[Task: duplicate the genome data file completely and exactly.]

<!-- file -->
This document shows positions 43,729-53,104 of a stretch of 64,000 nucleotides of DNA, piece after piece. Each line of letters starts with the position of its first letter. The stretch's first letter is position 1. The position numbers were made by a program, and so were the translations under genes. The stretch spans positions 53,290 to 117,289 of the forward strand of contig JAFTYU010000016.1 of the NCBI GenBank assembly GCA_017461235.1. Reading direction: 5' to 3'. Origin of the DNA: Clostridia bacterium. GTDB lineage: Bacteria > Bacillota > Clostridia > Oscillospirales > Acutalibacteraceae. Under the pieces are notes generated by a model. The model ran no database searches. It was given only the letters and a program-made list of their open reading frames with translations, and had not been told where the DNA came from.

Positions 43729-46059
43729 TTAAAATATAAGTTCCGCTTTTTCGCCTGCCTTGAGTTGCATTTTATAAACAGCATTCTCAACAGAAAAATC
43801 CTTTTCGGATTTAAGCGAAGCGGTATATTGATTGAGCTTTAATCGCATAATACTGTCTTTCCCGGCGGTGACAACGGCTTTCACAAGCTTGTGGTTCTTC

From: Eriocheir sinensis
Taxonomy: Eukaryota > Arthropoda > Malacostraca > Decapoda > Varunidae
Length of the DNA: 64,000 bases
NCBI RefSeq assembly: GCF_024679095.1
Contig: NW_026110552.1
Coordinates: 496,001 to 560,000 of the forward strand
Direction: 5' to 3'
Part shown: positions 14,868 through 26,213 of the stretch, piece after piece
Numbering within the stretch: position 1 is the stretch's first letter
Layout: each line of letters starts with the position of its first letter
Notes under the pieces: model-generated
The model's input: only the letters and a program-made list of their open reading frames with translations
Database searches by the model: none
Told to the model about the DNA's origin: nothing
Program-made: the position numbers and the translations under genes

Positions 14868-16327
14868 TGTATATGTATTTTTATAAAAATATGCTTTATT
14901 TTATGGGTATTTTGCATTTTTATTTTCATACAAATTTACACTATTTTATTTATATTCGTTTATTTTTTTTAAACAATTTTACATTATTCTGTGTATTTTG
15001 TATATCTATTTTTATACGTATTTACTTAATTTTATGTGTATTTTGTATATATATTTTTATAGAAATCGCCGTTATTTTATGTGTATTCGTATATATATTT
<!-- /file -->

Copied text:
This document shows positions 43,729-53,104 of a stretch of 64,000 nucleotides of DNA, piece after piece. Each line of letters starts with the position of its first letter. The stretch's first letter is position 1. The position numbers were made by a program, and so were the translations under genes. The stretch spans positions 53,290 to 117,289 of the forward strand of contig JAFTYU010000016.1 of the NCBI GenBank assembly GCA_017461235.1. Reading direction: 5' to 3'. Origin of the DNA: Clostridia bacterium. GTDB lineage: Bacteria > Bacillota > Clostridia > Oscillospirales > Acutalibacteraceae. Under the pieces are notes generated by a model. The model ran no database searches. It was given only the letters and a program-made list of their open reading frames with translations, and had not been told where the DNA came from.

Positions 43729-46059
43729 TTAAAATATAAGTTCCGCTTTTTCGCCTGCCTTGAGTTGCATTTTATAAACAGCATTCTCAACAGAAAAATC
43801 CTTTTCGGATTTAAGCGAAGCGGTATATTGATTGAGCTTTAATCGCATAATACTGTCTTTCCCGGCGGTGACAACGGCTTTCACAAGCTTGTGGTTCTTC

From: Eriocheir sinensis
Taxonomy: Eukaryota > Arthropoda > Malacostraca > Decapoda > Varunidae
Length of the DNA: 64,000 bases
NCBI RefSeq assembly: GCF_024679095.1
Contig: NW_026110552.1
Coordinates: 496,001 to 560,000 of the forward strand
Direction: 5' to 3'
Part shown: positions 14,868 through 26,213 of the stretch, piece after piece
Numbering within the stretch: position 1 is the stretch's first letter
Layout: each line of letters starts with the position of its first letter
Notes under the pieces: model-generated
The model's input: only the letters and a program-made list of their open reading frames with translations
Database searches by the model: none
Told to the model about the DNA's origin: nothing
Program-made: the position numbers and the translations under genes

Positions 14868-16327
14868 TGTATATGTATTTTTATAAAAATATGCTTTATT
14901 TTATGGGTATTTTGCATTTTTATTTTCATACAAATTTACACTATTTTATTTATATTCGTTTATTTTTTTTAAACAATTTTACATTATTCTGTGTATTTTG
15001 TATATCTATTTTTATACGTATTTACTTAATTTTATGTGTATTTTGTATATATATTTTTATAGAAATCGCCGTTATTTTATGTGTATTCGTATATATATTT